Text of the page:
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You know, we -- as you know, we definitely believe all successful MLPs should have the correct mix of organic growth with M&A activity. It's very difficult to have the choppiness of just organic growth. It's very difficult to manage your business that way. So yes, we are back. We're back analyzing.

I tell you it's safe to say, we will never do a deal again where the management team on the other side is not supportive of it. Those days are behind us.

To the extent that I mentioned earlier, I do believe that ETE is an excellent acquisition currency to help the family. I don't want to mislead anybody, ETE is not in the business of aggregating assets. Those assets belong down at the partnership level.

But to the extent that ETE could help accomplish an M&A transaction just like we did Southern Union, and then migrate and pass that into the appropriate partnership, which would most certainly be ETP, we are excited about that and we believe strongly that we need to resume that activity.

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Ethan Bellamy, Robert W. Baird & Company, Inc. - Analyst [108]

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Thanks very much, Kelcy. Good luck.

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Operator [109]

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Selman Akyol, Stifel.

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Selman Akyol, Stifel Nicolaus - Analyst [110]

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Just real quickly, kind of going back to Arrowhead and sort of the outlook for that versus or thinking in conjunction with your outlook for additional fracs, can you just maybe talk about what you're seeing out there for additional processing plants as well as and then you alluded a little bit to potential acquisitions in that area? And then if we were to see it out, should we see an acceleration in Frac VI?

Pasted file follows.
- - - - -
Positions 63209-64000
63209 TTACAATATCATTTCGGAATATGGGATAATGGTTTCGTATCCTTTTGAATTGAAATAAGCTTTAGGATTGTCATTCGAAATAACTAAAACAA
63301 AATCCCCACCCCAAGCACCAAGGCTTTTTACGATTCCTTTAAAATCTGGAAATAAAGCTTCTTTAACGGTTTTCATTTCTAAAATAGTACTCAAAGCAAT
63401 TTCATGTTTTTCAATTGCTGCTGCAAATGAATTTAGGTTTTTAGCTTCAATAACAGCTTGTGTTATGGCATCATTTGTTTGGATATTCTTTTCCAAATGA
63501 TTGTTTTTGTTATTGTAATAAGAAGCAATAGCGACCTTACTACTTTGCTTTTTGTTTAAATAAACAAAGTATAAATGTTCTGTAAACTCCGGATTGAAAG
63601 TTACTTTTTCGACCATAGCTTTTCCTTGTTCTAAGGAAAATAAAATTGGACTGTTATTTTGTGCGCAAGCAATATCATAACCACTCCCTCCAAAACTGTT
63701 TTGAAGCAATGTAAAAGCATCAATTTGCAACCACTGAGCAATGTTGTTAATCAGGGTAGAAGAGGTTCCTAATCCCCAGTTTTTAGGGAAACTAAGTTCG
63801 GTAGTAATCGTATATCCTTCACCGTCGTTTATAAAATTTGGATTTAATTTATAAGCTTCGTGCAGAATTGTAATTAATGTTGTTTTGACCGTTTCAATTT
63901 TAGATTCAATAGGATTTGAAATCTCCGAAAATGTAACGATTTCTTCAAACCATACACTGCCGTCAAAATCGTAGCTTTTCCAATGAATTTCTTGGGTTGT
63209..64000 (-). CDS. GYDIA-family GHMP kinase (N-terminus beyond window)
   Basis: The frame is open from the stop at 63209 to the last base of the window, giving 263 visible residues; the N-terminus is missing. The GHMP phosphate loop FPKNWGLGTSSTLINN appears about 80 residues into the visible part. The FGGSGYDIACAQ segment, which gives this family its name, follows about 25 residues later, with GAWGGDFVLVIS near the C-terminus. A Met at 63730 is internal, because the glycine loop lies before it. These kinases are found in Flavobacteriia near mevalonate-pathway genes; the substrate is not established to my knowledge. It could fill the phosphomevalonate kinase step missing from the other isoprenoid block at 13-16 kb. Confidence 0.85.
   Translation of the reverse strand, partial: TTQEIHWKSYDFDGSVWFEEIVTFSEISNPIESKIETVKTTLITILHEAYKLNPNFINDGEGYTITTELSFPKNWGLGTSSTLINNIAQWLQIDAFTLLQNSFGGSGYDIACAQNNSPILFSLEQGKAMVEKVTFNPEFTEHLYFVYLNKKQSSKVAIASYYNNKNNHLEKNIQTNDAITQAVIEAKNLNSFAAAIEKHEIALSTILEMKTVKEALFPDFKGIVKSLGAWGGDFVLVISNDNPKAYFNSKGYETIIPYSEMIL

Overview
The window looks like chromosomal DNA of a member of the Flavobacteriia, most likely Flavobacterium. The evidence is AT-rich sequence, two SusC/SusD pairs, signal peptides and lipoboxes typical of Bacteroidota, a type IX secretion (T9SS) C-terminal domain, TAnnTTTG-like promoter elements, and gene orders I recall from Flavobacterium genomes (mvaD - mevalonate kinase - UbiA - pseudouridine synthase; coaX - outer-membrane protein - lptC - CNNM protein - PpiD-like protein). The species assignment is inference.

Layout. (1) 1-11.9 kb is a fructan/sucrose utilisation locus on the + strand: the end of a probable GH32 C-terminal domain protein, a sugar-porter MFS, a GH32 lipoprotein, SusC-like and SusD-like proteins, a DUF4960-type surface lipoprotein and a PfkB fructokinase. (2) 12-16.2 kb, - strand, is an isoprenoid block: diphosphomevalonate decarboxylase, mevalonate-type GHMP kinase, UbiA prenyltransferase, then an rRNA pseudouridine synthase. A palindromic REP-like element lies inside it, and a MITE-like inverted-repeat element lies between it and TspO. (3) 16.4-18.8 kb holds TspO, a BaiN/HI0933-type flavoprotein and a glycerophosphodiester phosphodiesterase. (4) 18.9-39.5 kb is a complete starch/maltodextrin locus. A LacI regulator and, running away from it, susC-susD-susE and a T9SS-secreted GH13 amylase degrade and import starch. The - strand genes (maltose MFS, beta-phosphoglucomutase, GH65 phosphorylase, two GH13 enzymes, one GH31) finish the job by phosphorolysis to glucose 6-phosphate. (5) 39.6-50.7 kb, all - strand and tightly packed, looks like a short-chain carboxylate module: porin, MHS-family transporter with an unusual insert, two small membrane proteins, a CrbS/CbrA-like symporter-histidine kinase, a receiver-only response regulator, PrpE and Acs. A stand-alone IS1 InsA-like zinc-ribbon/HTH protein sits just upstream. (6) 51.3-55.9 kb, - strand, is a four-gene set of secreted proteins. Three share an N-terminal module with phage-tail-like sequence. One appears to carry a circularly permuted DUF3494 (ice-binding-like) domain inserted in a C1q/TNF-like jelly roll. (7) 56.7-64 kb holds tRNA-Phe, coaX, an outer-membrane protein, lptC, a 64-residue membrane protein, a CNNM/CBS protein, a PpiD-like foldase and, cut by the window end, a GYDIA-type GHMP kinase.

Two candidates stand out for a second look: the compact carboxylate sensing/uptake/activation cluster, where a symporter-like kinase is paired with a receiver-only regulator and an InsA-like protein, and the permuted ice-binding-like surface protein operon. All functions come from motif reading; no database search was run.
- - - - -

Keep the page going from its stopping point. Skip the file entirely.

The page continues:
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Mackie McCrea, Energy Transfer Partners, L.P. - President & COO [111]

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Yes. As I think everybody on this call knows, we brought on Panther recently. We're bringing on Arrowhead. We are in negotiations to potentially bring on another plant in the Waha area because of the tremendous growth.

But at the same time, as some of these assets that come up for sale that have nice kind of synergistic fit with us and even have a lot of good processing capacity either built or being built, we'll take a look at that. And so it'll continue to be a huge focus on us.

And as Kelcy mentioned on the other side, we do kind of have a balance even out there of adding additional processing plants or buying other assets at the right price. And that's the difficult part with some of the multiples that the assets we're going for out in West Texas, but we'll continue to be in the M&A arena there also.